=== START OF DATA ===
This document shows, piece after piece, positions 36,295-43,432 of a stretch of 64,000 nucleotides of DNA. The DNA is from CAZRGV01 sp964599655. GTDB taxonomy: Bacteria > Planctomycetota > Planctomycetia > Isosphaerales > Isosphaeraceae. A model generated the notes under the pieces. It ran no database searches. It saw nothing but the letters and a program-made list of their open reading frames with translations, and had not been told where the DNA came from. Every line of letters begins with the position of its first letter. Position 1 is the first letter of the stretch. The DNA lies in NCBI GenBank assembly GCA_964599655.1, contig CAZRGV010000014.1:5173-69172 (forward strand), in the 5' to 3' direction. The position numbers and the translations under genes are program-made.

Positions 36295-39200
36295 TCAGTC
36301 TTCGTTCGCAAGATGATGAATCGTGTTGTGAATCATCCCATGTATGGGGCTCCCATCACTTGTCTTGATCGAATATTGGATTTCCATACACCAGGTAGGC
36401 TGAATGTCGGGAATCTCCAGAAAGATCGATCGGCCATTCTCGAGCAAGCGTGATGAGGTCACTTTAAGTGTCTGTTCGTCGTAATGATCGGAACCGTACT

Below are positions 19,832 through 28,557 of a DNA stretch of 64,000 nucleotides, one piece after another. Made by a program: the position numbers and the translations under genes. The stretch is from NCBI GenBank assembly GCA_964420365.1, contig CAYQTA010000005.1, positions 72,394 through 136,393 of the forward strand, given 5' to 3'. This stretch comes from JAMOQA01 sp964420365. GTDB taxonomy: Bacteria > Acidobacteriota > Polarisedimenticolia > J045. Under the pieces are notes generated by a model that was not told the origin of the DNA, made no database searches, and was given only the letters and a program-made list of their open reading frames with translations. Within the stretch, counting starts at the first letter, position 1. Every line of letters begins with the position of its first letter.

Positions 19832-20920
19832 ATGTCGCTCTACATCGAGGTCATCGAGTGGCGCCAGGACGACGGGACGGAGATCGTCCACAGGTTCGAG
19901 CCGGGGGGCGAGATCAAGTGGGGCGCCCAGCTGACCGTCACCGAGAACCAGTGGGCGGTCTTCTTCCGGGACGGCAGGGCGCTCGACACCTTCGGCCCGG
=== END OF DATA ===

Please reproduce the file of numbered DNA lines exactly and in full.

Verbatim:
This document shows, piece after piece, positions 36,295-43,432 of a stretch of 64,000 nucleotides of DNA. The DNA is from CAZRGV01 sp964599655. GTDB taxonomy: Bacteria > Planctomycetota > Planctomycetia > Isosphaerales > Isosphaeraceae. A model generated the notes under the pieces. It ran no database searches. It saw nothing but the letters and a program-made list of their open reading frames with translations, and had not been told where the DNA came from. Every line of letters begins with the position of its first letter. Position 1 is the first letter of the stretch. The DNA lies in NCBI GenBank assembly GCA_964599655.1, contig CAZRGV010000014.1:5173-69172 (forward strand), in the 5' to 3' direction. The position numbers and the translations under genes are program-made.

Positions 36295-39200
36295 TCAGTC
36301 TTCGTTCGCAAGATGATGAATCGTGTTGTGAATCATCCCATGTATGGGGCTCCCATCACTTGTCTTGATCGAATATTGGATTTCCATACACCAGGTAGGC
36401 TGAATGTCGGGAATCTCCAGAAAGATCGATCGGCCATTCTCGAGCAAGCGTGATGAGGTCACTTTAAGTGTCTGTTCGTCGTAATGATCGGAACCGTACT

Below are positions 19,832 through 28,557 of a DNA stretch of 64,000 nucleotides, one piece after another. Made by a program: the position numbers and the translations under genes. The stretch is from NCBI GenBank assembly GCA_964420365.1, contig CAYQTA010000005.1, positions 72,394 through 136,393 of the forward strand, given 5' to 3'. This stretch comes from JAMOQA01 sp964420365. GTDB taxonomy: Bacteria > Acidobacteriota > Polarisedimenticolia > J045. Under the pieces are notes generated by a model that was not told the origin of the DNA, made no database searches, and was given only the letters and a program-made list of their open reading frames with translations. Within the stretch, counting starts at the first letter, position 1. Every line of letters begins with the position of its first letter.

Positions 19832-20920
19832 ATGTCGCTCTACATCGAGGTCATCGAGTGGCGCCAGGACGACGGGACGGAGATCGTCCACAGGTTCGAG
19901 CCGGGGGGCGAGATCAAGTGGGGCGCCCAGCTGACCGTCACCGAGAACCAGTGGGCGGTCTTCTTCCGGGACGGCAGGGCGCTCGACACCTTCGGCCCGG